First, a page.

Consequences of Regime Change on Public Health

>> Read the full Position Paper

This position paper was submitted to the Knesset Constitution, Law and Justice Committee during the discussions on the proposals to weaken the judicial system. It presents the possible effects of this reform as it pertains to the authority of government ministries’ legal counsels and of the Supreme Court as the counterbalance to government decisions, and how upsetting this balance will endanger public health. The paper elaborates on the following points:

1. Supreme Court: Main Body Giving Voice to Victims of Government Decisions

Government decisions, even those outside the medical field such as taxation policy, urban planning, and more have a significant impact on public health. Hence, abolishing judicial review of governmental decisions means eliminating the protection of public health. Past experience shows that the Supreme Court’s review more than once led to reconsideration and policy adjustments that protected the individual’s right, such as with regard to the restrictions imposed to prevent the spread of the corona pandemic.

2. Supreme Court’s Authority to Examine Government Policy Strengthens Public Trust

Even when petitions on behalf of victims of government decisions are rejected, the Supreme Court’s endorsement of the government’s policy strengthens public confidence in this policy.

3. Weakening Gatekeepers Protecting Public Health 

Over time, additional components were introduced to the proposed reform, such as reducing the independence of government ministries’ legal counsels, enacting an override clause, and changing the way judges are appointed, all of which could also affect the checks and balances required to protect public health.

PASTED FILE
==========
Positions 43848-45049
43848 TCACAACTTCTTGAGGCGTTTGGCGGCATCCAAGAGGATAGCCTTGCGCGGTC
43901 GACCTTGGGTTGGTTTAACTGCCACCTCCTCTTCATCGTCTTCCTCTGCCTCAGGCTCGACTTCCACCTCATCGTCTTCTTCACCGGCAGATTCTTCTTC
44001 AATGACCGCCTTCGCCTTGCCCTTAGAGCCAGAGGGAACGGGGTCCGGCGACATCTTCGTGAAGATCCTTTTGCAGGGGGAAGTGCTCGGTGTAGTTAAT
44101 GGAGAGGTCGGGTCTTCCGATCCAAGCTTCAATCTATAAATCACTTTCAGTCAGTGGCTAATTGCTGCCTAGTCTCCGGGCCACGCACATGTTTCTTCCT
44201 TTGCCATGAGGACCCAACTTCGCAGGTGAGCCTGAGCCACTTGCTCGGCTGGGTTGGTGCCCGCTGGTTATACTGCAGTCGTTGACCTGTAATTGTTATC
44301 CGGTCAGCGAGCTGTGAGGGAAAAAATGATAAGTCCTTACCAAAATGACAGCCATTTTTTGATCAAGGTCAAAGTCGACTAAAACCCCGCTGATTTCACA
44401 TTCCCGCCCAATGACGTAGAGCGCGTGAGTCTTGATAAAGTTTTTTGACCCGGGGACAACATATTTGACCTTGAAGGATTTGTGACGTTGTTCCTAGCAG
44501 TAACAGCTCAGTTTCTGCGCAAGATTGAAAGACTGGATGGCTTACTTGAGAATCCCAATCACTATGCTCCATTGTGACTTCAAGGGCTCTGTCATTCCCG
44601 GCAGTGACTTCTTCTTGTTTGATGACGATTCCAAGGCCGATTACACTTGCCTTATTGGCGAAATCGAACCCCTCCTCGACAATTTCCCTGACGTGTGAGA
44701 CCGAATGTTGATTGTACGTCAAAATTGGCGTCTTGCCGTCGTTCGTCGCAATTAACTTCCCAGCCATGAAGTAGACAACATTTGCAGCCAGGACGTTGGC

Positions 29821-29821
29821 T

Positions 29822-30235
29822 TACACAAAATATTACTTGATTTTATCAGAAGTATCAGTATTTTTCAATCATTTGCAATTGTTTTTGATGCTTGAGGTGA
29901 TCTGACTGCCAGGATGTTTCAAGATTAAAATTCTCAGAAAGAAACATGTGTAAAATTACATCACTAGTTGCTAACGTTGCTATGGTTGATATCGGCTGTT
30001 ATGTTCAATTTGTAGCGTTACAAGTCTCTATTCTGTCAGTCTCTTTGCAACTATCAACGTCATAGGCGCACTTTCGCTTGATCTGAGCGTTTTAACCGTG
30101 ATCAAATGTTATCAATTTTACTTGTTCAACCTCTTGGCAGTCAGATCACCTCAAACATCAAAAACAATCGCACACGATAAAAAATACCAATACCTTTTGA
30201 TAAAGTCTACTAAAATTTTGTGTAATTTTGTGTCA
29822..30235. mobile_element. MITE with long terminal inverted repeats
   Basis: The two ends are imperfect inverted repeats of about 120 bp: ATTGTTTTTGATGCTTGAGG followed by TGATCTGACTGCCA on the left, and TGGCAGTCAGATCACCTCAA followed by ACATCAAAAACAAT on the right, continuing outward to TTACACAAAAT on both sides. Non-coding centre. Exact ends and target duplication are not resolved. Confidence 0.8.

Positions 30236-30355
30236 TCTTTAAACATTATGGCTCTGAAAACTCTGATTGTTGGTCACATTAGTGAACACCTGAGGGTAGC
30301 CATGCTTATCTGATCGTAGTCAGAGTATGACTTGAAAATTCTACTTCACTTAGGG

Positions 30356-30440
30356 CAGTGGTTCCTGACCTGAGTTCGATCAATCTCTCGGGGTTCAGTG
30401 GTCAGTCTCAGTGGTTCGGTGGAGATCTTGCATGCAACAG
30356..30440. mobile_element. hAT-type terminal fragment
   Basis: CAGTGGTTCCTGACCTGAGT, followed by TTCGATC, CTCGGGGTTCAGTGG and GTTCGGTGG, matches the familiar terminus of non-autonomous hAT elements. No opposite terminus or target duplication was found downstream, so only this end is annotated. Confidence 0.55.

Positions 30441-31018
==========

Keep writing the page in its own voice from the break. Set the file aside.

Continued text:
4. Social Solidarity: Essential Element for Implementation of Public Health Policy

Dealing with crises in the health sector requires collective action. The corona pandemic illustrated to us all that the willingness to self-isolate, wear a mask, and get vaccinated in order not to infect others is based on solidarity; that is, on a sense of community and identification, which leads to willingness to act for the common good. The acute public controversy over the proposed reform of the legal system in Israel, and specifically with regards to the Supreme Court’s authority to review government decisions, harms social cohesion and could in no time harm solidarity. The erosion of solidarity will impede the efforts to deal with health crises that are yet to come.

The basic premise that “health” in the broadest sense includes the protection of the rights of the individual and the community, along with the realization that implementation of a policy pertaining to public health requires the public’s trust, lead to the conclusion that the preservation of checks and balances, including the Supreme Court’s authority to review and critique government decisions, is of utmost significance. In view of the importance of checks that balance the legislative branch and of public trust in the state’s decisions for the purpose of dealing with health crises, there is no room for changes that do not enjoy broad public approval, in the legal system in general and in the Supreme Court’s authority in particular.